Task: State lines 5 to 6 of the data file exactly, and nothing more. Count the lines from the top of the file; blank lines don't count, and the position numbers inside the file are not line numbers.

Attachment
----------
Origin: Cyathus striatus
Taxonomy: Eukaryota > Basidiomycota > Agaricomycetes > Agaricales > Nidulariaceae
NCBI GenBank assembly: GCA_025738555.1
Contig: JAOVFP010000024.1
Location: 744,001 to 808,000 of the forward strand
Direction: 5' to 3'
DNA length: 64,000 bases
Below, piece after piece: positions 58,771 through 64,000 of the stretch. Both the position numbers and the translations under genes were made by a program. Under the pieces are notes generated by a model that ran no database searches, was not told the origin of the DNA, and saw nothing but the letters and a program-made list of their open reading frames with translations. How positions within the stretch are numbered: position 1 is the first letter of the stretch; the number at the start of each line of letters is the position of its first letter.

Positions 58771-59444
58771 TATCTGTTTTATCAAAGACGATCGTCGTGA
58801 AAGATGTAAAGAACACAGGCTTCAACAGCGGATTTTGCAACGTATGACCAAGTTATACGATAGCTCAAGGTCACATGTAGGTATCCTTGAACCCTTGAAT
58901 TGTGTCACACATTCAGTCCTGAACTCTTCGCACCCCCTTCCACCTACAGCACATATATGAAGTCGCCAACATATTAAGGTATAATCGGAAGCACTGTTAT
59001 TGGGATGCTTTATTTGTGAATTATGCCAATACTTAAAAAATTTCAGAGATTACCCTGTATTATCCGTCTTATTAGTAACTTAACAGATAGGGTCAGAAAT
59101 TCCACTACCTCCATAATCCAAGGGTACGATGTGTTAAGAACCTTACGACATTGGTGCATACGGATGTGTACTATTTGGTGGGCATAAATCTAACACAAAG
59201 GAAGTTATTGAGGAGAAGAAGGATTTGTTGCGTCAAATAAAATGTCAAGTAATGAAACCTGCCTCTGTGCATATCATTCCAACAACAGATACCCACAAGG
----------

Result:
Location: 744,001 to 808,000 of the forward strand
Direction: 5' to 3'